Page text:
By Darryl Fears
Washington Post Staff Writer
Friday, January 12, 2007
The Bush administration yesterday announced a plan to grant waivers to foreign nationals whose applications for refugee status and asylum have been hindered by strict interpretations of anti-terrorism laws.
Officials in the departments of State, Justice and Homeland Security said Secretary of State Condoleezza Rice will soon sign eight waivers helping refugees in camps outside the United States who were automatically barred from entry under the USA Patriot Act and Real ID Act because they provided "material support" to armed groups -- even though those organizations have not been officially designated as terrorist groups. The waivers would also help refugees who provided support to certain terrorist groups under duress, at gunpoint or under the threat of rape or other physical abuse.
Applicants for refugee status outside the United States will now be reviewed on a case-by-case basis to determine the reasons for their support. A separate waiver from Homeland Security Secretary Michael Chertoff could be granted to refugees who entered the United States illegally and sought asylum. Some of these applications had been rejected after immigration judges determined that the applicants provided material support to terrorists.
Previously, some people who had aided guerrilla groups fighting the military junta in Burma had had asylum claims rejected because they were part of armed groups or provided "material support" to them. In addition, the applications for citizenship for Hmong and Montagnard fighters who had battled alongside U.S. troops in Laos and Vietnam had been stalled, and several of their supporters suspected the problem was that they had taken up arms against the communist government.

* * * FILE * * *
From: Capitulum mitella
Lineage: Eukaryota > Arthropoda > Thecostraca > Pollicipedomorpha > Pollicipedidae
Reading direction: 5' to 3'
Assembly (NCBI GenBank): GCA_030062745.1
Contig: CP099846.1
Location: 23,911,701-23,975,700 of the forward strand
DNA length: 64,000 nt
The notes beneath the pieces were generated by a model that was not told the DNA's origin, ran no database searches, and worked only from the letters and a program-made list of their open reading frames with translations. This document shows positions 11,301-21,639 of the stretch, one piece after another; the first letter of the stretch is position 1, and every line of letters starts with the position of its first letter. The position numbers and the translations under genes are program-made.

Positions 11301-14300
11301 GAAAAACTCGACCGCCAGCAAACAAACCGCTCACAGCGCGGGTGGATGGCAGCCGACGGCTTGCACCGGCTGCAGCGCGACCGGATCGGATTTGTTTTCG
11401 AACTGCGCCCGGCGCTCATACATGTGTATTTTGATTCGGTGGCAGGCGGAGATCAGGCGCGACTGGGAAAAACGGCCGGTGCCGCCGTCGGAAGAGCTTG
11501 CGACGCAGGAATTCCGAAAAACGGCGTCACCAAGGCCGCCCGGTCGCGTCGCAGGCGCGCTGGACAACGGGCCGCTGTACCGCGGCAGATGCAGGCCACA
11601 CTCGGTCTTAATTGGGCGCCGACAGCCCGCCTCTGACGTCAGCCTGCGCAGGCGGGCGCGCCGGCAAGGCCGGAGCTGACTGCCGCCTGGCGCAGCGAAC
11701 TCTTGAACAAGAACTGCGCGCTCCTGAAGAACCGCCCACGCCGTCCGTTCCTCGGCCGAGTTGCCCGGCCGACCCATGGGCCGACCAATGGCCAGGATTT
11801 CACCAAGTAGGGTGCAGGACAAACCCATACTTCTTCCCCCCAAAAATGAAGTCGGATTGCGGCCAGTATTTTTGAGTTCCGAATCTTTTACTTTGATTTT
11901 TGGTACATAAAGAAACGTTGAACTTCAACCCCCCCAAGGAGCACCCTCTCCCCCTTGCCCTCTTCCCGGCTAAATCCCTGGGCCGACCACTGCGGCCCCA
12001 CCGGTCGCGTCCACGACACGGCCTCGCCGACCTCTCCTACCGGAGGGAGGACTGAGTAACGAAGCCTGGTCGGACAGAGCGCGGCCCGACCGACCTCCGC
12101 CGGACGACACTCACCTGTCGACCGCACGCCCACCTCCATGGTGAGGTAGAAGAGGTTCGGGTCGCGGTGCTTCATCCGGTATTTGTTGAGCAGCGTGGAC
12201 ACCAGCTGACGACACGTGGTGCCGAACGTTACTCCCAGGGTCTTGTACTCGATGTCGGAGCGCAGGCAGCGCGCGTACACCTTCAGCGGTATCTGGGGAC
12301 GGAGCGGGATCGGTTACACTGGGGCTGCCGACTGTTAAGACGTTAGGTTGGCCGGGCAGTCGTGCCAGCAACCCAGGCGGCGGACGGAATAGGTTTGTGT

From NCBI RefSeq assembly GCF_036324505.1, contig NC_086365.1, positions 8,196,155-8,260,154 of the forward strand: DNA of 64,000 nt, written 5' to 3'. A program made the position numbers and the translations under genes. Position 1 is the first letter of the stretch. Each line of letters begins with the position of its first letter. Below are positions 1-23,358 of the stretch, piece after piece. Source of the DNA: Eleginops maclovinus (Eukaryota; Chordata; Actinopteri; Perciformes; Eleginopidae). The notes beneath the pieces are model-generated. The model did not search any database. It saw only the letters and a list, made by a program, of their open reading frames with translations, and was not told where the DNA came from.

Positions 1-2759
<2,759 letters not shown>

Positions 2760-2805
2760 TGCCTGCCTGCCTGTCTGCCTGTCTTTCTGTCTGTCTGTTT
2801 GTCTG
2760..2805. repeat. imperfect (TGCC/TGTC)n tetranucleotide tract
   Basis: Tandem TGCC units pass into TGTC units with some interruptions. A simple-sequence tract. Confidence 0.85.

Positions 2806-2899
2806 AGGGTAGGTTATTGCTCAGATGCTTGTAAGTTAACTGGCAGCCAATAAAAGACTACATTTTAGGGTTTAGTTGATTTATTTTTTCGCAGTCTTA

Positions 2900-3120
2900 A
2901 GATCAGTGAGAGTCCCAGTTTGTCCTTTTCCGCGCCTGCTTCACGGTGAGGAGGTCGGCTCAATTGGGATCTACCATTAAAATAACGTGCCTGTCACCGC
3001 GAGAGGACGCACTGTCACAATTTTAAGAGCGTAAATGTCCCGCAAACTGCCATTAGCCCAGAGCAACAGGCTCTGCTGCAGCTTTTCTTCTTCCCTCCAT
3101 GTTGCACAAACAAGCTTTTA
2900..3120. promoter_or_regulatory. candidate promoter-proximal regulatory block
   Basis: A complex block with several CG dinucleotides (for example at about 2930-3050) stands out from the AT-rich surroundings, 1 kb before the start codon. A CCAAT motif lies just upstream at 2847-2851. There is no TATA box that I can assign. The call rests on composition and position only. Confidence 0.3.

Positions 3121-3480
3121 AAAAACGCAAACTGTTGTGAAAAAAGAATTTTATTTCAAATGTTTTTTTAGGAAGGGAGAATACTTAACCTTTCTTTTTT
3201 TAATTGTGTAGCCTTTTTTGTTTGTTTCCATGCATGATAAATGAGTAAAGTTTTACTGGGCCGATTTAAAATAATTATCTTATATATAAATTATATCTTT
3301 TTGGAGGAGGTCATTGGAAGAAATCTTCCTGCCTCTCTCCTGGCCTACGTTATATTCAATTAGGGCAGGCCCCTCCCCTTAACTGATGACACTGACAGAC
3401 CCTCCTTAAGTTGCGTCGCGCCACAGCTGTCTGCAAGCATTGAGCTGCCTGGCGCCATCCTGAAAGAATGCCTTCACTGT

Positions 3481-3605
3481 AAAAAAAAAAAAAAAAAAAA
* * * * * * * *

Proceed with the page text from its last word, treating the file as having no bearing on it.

Administration officials said they did not know why applications for the Hmong and Montagnard had not been processed. But they acknowledged that language in the law could have had an unintended effect on the former fighters. They said they will ask Congress to insert language in the law to ease restrictions that affect those groups.
The administration's actions followed a barrage of complaints from conservatives and liberals alike who said the White House was straying from the nation's humanitarian impulse to help the persecuted. Sen. Edward M. Kennedy (D-Mass.) was scheduled to hold a hearing on the issue next week.
"There isn't anybody in the room who does not wish we could have moved more quickly than we have," said Paul Rosenzweig, assistant secretary of population, refugees and immigration at Homeland Security. He acknowledged that advocates for refugees had complained for more than two years. Rosenzweig said action was hindered by language in the laws and a slow-footed bureaucracy.
The number of people granted asylum since 2001 has fallen steadily, according to the Department of Homeland Security, and the number of refugee arrivals has fluctuated since 2001 -- from a high of 68,925 that year to 28,304 in 2003 to 53,738 last year.
Michael Horowitz, a fellow at the conservative Hudson Institute who criticized the administration's policy toward refugees, said yesterday's announcement is a step forward.
"I would say considerable progress has been made," he said, adding there are still issues that must be resolved. For instance, there are no waivers to help people who were forced at gunpoint to help terrorist groups such as the Revolutionary Armed Forces of Colombia (FARC).
Eleanor Acer, director of the asylum program for Human Rights First, said she is wary of the administration's announcement. "They provided no detail, so it's totally impossible to know how the waiver process will actually work, or how long it will take refugees to actually seek one of these waivers and be granted asylum," she said.